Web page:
by Karen Frazier, Managing Editor
Did you know the soul was 3/4 of an ounce? Those are the findings of a guy named Duncan MacDougall.
Dr. Duncan MacDougall was a Massachusetts physician who hypothesized that the human soul must have some kind of mass, and so he decided to weigh the human body at the precise moment of death to see exactly what the soul weighed.
Fortunately for MacDougall, he was in the perfect job to be able to tag people at the very moment that they left this earth. He was a physician in a consumptive sanatorium. This was in the early 20th century when a lot of people were still checking out from consumption – or TB.
MacDougall devised an experiment. He had a giant silk weighing scale that he rigged up with a bed. He then obtained the permission of a few patients who were pretty close to croaking. When it appeared that death was imminent, the patient was transferred to the bed on the scale. MacDougall and two other doctors watched breathlessly, awaiting the moment of death.
The very first patient, in his moment of death, lost 3/4 of an ounce. Unfortunately for MacDougall, patient #1 was the only patient that he was able to observe under ideal conditions. The remaining five in the study had results that were flawed for one reason or another.
You see, MacDougall had a lot of critics. Once “the powers that be” got wind of what it was he was doing, there was tremendous opposition to MacDougall’s somewhat ghoulish dead guy weighing project. The results from two of the patients were disqualified. The other three, according to MacDougall, were measured in less than ideal conditions.
But still – there was that first guy. MacDougall felt he really had something there with that poor fellow. He was certain that the 3/4 ounce differential must be the weight of the human soul.
So MacDougall moved on. In his next phase, he tried it with dogs. Guess what? Dogs don’t have souls! This is what MacDougall concluded when the dogs failed to lose any weight at the moment of their death.
Here’s a guy who had reached a foregone conclusion. Humans had souls. Souls had weight. So he – most likely unintentionally – found a way to interpret dubious results to match what he had hypothesized.
I’m pretty sure I wouldn’t jump to the conclusion that dogs had no souls merely because they lost no weight at the moment of death. Was that really what the science was showing Dr. Duncan MacDougall?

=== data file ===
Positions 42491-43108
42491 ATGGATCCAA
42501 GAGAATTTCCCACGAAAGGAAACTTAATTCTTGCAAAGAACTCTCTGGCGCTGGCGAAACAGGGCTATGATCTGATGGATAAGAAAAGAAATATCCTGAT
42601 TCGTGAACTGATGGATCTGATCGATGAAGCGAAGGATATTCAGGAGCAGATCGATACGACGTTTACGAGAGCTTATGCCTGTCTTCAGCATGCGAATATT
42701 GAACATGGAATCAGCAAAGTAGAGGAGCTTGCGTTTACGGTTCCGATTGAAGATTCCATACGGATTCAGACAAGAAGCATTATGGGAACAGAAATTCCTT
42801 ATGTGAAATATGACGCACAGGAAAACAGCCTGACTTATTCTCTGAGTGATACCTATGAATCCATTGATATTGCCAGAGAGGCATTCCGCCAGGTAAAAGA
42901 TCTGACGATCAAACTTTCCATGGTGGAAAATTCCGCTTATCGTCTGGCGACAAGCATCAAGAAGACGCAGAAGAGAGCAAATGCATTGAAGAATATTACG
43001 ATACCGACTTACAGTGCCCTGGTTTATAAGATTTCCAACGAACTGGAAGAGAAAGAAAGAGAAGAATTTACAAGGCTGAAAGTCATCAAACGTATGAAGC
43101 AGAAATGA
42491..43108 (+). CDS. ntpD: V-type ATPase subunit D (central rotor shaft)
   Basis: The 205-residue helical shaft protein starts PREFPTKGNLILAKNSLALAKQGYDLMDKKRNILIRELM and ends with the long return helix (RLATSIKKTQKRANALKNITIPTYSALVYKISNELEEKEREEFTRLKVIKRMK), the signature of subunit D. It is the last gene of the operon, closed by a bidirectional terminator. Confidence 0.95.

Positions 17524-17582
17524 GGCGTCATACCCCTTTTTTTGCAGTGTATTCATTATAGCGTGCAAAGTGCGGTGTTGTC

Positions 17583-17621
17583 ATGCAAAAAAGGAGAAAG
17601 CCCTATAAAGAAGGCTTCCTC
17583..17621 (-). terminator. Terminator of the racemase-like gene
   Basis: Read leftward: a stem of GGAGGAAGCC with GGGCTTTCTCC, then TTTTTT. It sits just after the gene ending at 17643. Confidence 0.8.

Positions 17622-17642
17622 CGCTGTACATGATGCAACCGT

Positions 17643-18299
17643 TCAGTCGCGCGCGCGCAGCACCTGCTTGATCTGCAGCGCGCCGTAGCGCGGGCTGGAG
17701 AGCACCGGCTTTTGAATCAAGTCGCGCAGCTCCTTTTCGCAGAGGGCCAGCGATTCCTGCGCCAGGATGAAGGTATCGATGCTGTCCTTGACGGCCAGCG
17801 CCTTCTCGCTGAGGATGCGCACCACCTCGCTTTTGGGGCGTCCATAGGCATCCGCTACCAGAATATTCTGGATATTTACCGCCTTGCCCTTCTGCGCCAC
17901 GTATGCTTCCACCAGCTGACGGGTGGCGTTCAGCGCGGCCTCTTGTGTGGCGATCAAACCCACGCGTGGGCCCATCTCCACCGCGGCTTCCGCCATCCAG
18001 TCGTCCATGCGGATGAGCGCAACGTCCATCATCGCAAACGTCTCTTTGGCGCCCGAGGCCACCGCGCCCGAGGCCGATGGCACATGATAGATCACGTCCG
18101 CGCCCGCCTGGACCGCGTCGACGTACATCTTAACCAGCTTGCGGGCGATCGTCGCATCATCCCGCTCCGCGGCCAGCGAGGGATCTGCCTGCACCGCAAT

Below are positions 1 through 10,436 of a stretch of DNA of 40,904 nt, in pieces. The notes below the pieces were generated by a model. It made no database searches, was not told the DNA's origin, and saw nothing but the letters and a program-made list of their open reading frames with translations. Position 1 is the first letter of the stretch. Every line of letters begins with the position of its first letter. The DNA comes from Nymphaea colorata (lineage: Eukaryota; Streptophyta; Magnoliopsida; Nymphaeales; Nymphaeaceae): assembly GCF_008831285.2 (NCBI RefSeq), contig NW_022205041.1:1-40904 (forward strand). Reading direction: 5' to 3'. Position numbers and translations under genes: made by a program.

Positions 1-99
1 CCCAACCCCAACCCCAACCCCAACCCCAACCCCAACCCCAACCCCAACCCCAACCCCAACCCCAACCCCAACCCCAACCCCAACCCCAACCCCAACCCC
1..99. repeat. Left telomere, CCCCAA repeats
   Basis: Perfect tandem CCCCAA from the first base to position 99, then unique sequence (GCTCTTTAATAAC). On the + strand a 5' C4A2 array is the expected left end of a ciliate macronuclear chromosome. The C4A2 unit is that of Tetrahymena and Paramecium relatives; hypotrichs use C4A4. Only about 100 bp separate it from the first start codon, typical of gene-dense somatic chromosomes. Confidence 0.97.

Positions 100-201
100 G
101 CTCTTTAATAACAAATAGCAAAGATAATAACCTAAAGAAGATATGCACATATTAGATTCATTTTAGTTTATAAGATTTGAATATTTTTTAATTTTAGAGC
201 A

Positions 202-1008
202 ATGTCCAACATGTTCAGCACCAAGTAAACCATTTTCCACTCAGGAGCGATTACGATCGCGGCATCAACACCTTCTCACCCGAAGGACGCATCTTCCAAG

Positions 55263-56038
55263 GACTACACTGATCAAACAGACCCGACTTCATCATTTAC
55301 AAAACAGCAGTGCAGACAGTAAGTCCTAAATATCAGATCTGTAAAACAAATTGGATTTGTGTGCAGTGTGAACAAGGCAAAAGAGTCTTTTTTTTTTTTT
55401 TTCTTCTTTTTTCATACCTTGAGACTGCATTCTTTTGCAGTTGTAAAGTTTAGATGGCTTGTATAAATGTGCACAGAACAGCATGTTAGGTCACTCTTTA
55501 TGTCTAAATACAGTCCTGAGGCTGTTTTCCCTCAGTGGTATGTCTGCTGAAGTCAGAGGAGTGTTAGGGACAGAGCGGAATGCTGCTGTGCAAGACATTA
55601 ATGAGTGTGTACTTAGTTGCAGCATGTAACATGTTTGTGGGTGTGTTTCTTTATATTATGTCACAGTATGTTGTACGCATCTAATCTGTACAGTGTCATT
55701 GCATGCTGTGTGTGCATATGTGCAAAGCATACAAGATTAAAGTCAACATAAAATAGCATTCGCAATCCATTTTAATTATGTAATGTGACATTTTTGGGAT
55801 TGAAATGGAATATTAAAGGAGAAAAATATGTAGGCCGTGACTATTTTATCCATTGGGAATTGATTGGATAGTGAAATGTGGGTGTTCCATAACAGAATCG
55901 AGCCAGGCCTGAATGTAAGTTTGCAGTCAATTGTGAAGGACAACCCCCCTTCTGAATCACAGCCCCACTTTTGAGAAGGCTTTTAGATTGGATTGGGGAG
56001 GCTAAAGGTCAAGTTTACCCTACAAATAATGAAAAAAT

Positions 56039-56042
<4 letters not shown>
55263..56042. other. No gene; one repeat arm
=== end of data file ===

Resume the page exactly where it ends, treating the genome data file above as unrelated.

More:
He thought so. As a matter of fact, he believed so much in the veracity of his study, that his findings were published in both the New York Times, and the medical journal, American Medicine.
All it took was one finding under ‘ideal’ conditions to convince him. And apparently, he expected no weight loss in dogs because of the whole lack of a soul thing. Huh.
It sounds like MacDougall had an interesting idea that was fatally (no pun intended) flawed in a number of ways. Foregone conclusions. Lack of control of conditions of the experiment. Low sampling rate. Plus, let’s face it, it was just a little bit ghoulish. And he had to kill dogs. There’s no way he’d get away with that today. Or would he?
MacDougall’s story is interesting on a number of levels. It’s got that creepy factor. It’s a fascinating idea – weighing souls. Plus, it shows how a fundamental lack of good protocol combined with foregone conclusions reached by the researcher just might skew the results in favor of such foregone conclusions.
Interestingly, others have tried to replicate MacDougall’s experiment. Not with people of course. One researcher used sheep. The sheep actually gained weight. Another guy tried mice. No go.
A third guy, named Donald Gilbert Carpenter, used MacDougall’s findings to calculate what type of weight loss one could expect in smaller critters with souls. Something to do with the proportion of the average size of a baby at birth to the average weight of the soul leaving the body. Voila – a formula to apply to any of God’s critters who might be blessed enough to have a soul.
If Carpenter’s calculations were correct, then this hypothesis could, conceivably, be tested in the lab for any creature. Very astutely, Carpenter also calculated that the weight of the soul was just about the same weight as a Leprechaun, leading him to hypothesize that Leprechauns are “most likely discarnate humans.”
So much for science. I was right there with him up until that Leprechaun thing.
Just because it’s an experiment doesn’t mean it has a scientific basis. And just because conclusions can be reached from complex mathematical calculations doesn’t mean that the conclusions reached have a darn thing to do with logic or science.
I don’t think I even need to make a point here. I think the above stories do it for me. Don’t they?
If you find Duncan Macdougall’s search for the weight of the soul an interesting story, Mary Roach’s book, Spook, Science Tackles the Afterlife, covers the search for the weight of the human soul in depth.
Oops! Looks like people didn’t understand the point I was trying to make in this blog. So – I made it here instead. Hopefully that will clear everything up.